When asked by House Committee on The Judiciary Chairman Jerry Nadler about possible motivations for scanning American energy companies, Vorndran likened it to a bank robber scoping-out their next big heist.
“In order for a criminal to conduct a bank robbery, it’s undoubtedly true that that criminal is going to likely to conduct reconnaissance surveillance to understand when the bank may be open, when the bank may be closed, what the security posture looks like,” said Vorndran.
“And the scanning […] really is a reconnaissance phase to understand what the net defense side of that company would look like and whether there are vulnerabilities that can or cannot be exploited.
“It’s an extremely important part of the overall attack cycle,” he added.
“Russia is one of the two most capable cyber adversaries we face globally […] They are a formidable foe” — Bryan Vorndran, FBI
When asked by Representative Sheila Jackson Lee if Russia could win a war with cyberattacks, Vorndran responded:
“Russia is one of the two most capable cyber adversaries we face globally. Whether they have the ability to completely destabilize our country and win a war is a whole different conversation, but they are a formidable foe.”
“There was no swap or concession [for Russian hacker Burkov’s release]” — Bryan Vorndran, FBI
With the notion of Russia being a “formidable foe” in the cyber arena, Representative Jim Jordan asked why Aleksei Burkov, a Russian hacker, who in 2020, pleaded guilty and was sentenced to nine years in a US prison for running a website that “sold more than 150,000 stolen credit card accounts” resulting in “more than $20 million in fraudulent purchases on US cards” was suddenly deported from the US to Russia in September, 2021.
The FBI’s assistant director for cyber said he didn’t know why Burkov, whom CNN reported was seen as “a key player in Russia’s cybercriminal underworld” by US officials, was allowed to board a commercial flight back to Moscow.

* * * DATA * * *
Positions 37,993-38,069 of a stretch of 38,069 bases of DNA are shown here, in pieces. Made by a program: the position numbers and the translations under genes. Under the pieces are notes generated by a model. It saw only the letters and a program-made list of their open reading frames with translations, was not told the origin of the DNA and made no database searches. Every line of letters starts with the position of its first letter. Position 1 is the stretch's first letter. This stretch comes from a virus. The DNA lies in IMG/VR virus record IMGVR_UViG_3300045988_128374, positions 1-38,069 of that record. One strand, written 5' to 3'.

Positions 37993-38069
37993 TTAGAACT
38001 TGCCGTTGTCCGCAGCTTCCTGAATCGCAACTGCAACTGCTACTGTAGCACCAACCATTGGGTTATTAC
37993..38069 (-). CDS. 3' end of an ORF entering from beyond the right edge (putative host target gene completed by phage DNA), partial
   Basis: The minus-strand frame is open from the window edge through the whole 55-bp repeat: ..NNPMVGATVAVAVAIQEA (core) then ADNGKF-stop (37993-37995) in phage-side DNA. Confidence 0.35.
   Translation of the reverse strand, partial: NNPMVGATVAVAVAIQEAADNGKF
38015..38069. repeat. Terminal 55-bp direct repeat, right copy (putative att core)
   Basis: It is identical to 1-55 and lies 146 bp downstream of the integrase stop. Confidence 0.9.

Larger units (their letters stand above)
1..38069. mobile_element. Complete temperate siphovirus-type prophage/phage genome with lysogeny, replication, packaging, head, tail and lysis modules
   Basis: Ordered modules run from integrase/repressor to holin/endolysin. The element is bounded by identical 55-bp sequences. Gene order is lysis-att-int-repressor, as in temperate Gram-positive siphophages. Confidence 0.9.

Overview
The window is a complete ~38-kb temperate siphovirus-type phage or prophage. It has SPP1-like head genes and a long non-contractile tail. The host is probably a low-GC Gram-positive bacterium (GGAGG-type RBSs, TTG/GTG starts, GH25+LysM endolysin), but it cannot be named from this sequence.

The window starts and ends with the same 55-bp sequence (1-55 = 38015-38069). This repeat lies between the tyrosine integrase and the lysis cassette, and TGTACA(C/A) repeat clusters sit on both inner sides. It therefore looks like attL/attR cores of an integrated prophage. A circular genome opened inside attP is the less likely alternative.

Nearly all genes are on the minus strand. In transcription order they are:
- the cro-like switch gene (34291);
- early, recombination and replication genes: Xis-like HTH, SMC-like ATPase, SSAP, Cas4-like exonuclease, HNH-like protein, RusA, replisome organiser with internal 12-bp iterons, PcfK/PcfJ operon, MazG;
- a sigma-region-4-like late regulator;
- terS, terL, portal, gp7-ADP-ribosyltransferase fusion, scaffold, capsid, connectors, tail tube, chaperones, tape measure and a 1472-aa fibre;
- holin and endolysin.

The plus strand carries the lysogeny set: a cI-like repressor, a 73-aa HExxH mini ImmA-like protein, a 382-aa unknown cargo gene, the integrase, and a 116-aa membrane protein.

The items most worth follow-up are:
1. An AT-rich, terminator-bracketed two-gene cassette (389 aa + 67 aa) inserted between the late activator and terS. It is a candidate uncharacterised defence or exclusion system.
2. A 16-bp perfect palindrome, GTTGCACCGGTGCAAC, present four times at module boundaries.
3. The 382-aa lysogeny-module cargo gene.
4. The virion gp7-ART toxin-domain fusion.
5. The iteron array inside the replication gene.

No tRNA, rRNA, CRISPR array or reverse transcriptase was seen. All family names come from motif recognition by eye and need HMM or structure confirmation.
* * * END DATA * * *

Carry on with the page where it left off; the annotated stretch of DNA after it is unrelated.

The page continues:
Jordan: “Mr. Vorndran, why did the Biden administration release Burkov?”
Vorndran: “Sir, Mr. Burkov was investigated by the US Secret Service, not by the FBI.
“I don’t know specifics; what I do know is that there was no swap or concession, and it’s my understanding that his release –“
Jordan: “We didn’t get anything for him?”
Vorndran: “Sir, to the best of my knowledge, there were no swaps or concessions.”
In October, 2021, The Daily Beast tried to find out who was ultimately responsible for letting Burkov go but was given the runaround, being told by the White House and Departments of Justice and State to talk to ICE, while the FBI said to talk to the Secret Service, and the Secret Service referred the publication back to ICE.
“I’m not here to talk about the [Hunter Biden] laptop; I’m here to talk about the FBI’s cyber program” — Bryan Vorndran, FBI
Representative Matt Gaetz used his time to ask Vorndran about Hunter Biden’s laptop — where it was and if he had investigated whether the First Family may be compromised “as a result of the Hunter Biden laptop.”
Vorndran testified he didn’t know the location of the president’s son’s laptop, and it was not in his “purview of investigative responsibilities” to answer such questions.
Gaetz tried to enter an external drive containing the contents of Hunter Biden’s laptop into the official record under a unanimous consent request, but Chairman Nadler initially objected to his request “pending further investigation.”
“It’s a unanimous consent request, and I object pending further investigation,” said Nadler, adding, “It may very well be entered into the record after we look at it further.”
Update: Content from Hunter Biden’s laptop was later entered into the record.